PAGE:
In the field of oxidation and reduction reactions in which we move, the main molecules of the probes are methane, methanol and carbon monoxide.
The catalytic combustion of volatile organic compounds in recent years has been the subject of intensive research by scientists. Because catalysts commonly used in industry, as the main active element contain precious metals (e.g. platinum or palladium), current research aims to minimize the share of the abovementioned metals and for the construction of catalysts based on widely available components (and thus reduction of the final price of the catalyst). The desired feature of the catalyst is mainly high catalytic activity. Current catalysts are very susceptible to poisoning through improper combustion and the production of after-products. Thus, their use requires preliminary gas analysis and elimination of factors that may reduce their activity. Despite many years of intensive research, the mechanism of hydrocarbons combustion carried out on the catalyst bed is not fully understood. Various mechanisms discussed extensively in the literature (reaction paths according to Langmuir-Hinshelwood, Mars van Krevelen or Eley-Rideal must be confirmed by researching the intermediate products formed during the hydrocarbon after-burning process).
In the field of catalysis, we deal with structural reactors in processes related to environmental protection. Structural reactors are an idea for increasing the mass and heat transport parameters of reagents, as well as for any scale enlargement of processes, which is a fundamental engineering problem in large-scale process design.
The practical use of this type of structure depends on the invention of active nanocomposite catalysts that would meet increased transport properties, as well as precise methods for the preparation of catalysts with a given structure and properties on metal substrates (structural reactor fillings) that would not change their geometry. These are the two main tasks that the Team deals with. Catalysts based on metal oxides are tested for their use in the processes of burning volatile organic compounds and reducing nitrogen oxides. So far, the Langmuir film method and the low-temperature plasma method have proved successful for applying catalytic material to solid substrates.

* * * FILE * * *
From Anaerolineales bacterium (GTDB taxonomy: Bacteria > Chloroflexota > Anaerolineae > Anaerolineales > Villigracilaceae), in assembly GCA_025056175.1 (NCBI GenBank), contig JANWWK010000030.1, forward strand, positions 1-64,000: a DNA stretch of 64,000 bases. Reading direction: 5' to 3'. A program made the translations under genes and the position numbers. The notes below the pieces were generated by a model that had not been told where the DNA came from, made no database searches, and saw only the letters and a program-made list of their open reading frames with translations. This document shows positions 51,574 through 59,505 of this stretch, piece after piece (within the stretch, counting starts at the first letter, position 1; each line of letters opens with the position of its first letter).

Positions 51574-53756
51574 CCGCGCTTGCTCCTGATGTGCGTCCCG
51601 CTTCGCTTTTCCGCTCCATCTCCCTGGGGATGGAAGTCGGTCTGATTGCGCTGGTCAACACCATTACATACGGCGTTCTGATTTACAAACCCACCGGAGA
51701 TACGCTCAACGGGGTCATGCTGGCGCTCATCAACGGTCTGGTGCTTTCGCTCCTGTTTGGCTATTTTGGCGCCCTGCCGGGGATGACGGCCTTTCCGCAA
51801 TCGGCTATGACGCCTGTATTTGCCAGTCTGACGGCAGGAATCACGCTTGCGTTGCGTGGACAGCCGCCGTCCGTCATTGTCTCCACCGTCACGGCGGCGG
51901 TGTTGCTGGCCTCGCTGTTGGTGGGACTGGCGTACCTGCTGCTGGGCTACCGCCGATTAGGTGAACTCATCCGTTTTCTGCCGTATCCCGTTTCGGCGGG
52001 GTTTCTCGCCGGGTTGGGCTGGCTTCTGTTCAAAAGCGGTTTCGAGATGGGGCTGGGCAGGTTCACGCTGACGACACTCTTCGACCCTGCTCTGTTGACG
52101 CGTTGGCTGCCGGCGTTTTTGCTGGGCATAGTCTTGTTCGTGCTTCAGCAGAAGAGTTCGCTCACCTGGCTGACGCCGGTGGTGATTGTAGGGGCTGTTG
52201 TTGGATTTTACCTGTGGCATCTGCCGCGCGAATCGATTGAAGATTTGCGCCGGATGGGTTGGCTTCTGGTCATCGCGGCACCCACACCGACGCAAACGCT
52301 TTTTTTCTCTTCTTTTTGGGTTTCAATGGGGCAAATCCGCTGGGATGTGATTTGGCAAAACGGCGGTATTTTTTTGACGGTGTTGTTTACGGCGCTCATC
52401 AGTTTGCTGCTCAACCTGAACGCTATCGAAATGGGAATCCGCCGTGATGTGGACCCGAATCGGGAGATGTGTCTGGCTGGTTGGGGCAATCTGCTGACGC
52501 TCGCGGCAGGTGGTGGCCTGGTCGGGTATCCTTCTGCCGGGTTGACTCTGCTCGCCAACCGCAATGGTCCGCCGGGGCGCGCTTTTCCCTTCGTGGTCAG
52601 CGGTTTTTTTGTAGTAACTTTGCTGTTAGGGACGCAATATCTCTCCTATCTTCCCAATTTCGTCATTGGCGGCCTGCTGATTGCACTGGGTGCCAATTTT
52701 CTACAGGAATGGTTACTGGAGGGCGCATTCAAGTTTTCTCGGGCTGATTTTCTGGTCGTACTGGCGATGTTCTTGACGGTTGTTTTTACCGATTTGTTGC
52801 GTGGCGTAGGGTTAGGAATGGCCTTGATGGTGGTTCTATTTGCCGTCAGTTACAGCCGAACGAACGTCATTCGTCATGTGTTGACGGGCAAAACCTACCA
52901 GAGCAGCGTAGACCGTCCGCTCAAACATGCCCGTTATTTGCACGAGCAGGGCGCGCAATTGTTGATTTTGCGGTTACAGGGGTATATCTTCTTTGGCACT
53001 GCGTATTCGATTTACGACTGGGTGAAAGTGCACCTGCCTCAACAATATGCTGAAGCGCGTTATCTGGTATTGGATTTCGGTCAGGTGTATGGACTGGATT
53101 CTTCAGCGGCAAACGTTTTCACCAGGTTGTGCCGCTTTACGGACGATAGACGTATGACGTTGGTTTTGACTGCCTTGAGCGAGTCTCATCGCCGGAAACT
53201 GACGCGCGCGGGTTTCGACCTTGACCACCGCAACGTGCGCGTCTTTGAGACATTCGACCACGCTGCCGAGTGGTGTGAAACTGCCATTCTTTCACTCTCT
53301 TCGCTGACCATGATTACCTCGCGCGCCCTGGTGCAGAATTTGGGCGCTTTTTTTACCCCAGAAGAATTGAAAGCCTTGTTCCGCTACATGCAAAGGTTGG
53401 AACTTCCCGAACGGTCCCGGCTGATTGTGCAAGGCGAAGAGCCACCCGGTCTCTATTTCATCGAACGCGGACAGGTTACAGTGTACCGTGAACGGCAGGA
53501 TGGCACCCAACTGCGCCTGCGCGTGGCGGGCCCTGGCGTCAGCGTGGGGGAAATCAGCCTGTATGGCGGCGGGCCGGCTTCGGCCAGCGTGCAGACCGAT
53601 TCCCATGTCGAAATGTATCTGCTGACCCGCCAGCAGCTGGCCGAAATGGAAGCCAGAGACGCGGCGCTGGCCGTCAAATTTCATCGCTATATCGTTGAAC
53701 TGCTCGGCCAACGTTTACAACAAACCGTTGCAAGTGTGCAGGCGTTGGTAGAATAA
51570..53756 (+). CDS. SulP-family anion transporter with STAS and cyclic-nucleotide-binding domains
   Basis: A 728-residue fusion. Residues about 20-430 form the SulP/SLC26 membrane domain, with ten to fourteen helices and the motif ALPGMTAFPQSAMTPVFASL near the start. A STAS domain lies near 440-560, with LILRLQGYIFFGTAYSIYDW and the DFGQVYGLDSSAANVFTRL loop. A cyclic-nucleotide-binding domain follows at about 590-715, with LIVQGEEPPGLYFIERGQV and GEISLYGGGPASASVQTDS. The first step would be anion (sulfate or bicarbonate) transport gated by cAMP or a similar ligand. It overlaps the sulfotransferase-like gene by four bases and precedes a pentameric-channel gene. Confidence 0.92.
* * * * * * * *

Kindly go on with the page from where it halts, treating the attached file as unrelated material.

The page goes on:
The development of heterogeneous catalysis has reached a level at which for many processes the improvement of their efficiency depends only on overcoming the heat, momentum and mass transport barriers. In traditional heterogeneous catalysis carried out in fixed beds in tubular reactors, transport processes are considered on a scale imposed by the grain size (> 10-3 m). Scale reduction in a conventional tubular reactor by reducing its diameter (10-2 m) and grain size.